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Dummy mummy comes to the rescue of three orphaned cubs in Bandhavgarh Tiger Reserve

The Bandhavgarh Tiger Reserve authorities have provided a cuddly toy tigress as a substitute after the death of their mother, in a bid to improve the survival chances of three traumatised cubs. The toy

India TV News Desk India TV News Desk New Delhi Published on: February 08, 2017 19:00 IST
Dummy mummy, rescue of three orphaned cubs, tigers
Dummy mummy comes to the rescue of three orphaned cubs

The Bandhavgarh Tiger Reserve authorities have provided a cuddly toy tigress as a substitute after the death of their mother, in a bid to improve the survival chances of three traumatised cubs.

The toy tigress has been specially designed to give the cubs a motherly feeling.

Synthetic nipples have been attached to the dummy, which the cubs consider as real.

Initially, the cubs were hand-fed milk but as they didn’t responded positively to the human interaction, a substitute in the form of toy mum was placed.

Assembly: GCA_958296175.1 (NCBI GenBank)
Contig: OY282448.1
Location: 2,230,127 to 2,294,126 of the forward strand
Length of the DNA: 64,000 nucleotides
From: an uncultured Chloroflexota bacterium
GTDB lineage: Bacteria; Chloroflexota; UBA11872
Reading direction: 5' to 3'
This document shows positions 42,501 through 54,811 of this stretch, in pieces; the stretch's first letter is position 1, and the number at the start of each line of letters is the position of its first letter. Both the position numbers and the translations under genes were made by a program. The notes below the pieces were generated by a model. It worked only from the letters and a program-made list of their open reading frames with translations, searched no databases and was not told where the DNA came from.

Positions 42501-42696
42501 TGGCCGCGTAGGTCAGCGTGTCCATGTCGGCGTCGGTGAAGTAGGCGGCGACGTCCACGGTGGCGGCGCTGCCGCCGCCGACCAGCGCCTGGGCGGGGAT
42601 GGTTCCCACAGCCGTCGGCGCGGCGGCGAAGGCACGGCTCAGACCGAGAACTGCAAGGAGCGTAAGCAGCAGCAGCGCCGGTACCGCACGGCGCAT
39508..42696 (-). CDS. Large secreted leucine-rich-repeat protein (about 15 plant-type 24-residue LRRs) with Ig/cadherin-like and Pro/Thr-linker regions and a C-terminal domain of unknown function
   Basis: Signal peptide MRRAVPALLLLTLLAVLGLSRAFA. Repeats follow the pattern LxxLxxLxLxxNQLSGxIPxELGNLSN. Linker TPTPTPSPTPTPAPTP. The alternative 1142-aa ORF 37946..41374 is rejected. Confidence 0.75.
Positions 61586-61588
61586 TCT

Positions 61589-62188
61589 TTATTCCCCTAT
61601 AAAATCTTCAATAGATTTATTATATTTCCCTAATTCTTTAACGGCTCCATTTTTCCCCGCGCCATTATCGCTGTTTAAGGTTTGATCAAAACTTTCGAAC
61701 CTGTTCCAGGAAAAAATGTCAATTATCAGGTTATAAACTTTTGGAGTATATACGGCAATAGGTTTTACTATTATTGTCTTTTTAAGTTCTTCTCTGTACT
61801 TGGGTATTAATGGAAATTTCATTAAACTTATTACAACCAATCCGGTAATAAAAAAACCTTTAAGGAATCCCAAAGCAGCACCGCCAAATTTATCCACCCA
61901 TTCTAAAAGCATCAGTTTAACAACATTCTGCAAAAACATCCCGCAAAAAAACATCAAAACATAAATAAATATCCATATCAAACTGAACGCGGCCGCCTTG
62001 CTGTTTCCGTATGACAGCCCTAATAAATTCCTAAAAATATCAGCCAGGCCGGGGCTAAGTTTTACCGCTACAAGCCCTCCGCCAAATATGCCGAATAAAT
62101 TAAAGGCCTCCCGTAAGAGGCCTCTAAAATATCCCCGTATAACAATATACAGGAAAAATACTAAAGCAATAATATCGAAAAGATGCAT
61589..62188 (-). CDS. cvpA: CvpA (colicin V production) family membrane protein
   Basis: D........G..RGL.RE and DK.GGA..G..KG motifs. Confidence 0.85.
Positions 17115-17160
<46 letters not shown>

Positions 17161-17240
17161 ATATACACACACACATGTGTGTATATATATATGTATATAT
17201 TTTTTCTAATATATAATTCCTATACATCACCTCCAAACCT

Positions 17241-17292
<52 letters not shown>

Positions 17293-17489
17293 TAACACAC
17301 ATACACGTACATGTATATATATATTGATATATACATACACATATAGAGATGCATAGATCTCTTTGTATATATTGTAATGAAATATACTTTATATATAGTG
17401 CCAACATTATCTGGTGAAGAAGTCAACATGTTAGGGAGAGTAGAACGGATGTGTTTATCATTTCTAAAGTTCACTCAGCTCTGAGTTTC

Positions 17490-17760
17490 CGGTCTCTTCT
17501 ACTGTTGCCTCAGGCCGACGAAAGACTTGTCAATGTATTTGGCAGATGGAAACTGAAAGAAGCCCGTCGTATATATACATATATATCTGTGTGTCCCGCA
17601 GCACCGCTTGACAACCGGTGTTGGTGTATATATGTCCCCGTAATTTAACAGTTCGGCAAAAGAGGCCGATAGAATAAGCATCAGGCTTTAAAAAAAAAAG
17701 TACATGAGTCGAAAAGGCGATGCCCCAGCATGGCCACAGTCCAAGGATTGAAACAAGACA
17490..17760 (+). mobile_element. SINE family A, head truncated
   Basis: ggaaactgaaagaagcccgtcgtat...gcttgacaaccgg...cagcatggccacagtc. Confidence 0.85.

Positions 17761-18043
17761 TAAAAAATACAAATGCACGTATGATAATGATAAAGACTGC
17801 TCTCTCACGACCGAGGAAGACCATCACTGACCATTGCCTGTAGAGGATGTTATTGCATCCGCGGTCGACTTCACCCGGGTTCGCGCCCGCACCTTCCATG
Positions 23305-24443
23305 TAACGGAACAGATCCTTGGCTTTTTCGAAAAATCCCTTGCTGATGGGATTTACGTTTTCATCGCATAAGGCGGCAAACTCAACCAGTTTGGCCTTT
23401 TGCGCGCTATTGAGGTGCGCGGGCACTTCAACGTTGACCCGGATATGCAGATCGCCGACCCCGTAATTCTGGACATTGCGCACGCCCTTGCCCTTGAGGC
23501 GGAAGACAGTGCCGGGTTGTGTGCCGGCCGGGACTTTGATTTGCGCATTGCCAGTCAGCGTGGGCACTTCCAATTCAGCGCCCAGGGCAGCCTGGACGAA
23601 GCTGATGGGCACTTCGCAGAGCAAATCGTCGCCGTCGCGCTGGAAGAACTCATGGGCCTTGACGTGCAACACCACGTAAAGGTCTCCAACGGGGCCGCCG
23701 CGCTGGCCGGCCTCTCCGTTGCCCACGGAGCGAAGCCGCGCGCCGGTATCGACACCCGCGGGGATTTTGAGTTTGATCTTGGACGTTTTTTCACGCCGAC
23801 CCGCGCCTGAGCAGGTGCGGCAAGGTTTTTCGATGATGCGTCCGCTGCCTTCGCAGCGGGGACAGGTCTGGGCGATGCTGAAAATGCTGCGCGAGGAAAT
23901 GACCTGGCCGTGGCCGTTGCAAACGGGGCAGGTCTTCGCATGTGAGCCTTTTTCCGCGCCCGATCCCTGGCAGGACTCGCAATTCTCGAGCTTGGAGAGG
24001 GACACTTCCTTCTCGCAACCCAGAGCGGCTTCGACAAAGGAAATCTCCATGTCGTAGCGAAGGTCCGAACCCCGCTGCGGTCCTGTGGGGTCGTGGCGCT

"We tried to give them goats' milk initially but they didn't like the human interaction. They just refused to take the bottle from our staff," Mridul Pathak, the field director at Bandhavgarh Tiger Reserve in the central state of Madhya Pradesh said.

The officer said, "Now they have been feeding from the synthetic nipples attached to the dummy for six days. Their energy levels increased from the first feed."

In order give a homely and natural feel to the cubs, forest rangers have also built a special enclosure for the cubs inside their compound, using twigs, grass and sand to mimic their natural habitat, he said.

The mother of these cubs was believed to be killed after brushing against an electric fence erected by cattle farmers, said the officer. 

In rural India it is common to keep dummy calves next to cows and buffaloes who stop lactating when they lose their offspring. The sense of attachment encourages the mothers to begin producing milk again.

India is home to more than half of the world's tiger population with more than 2,200 roaming its reserves, according to the most recent census in 2014.

At least 98 big cats died last year, said the National Tiger Conservation Authority, with poaching blamed in most cases.

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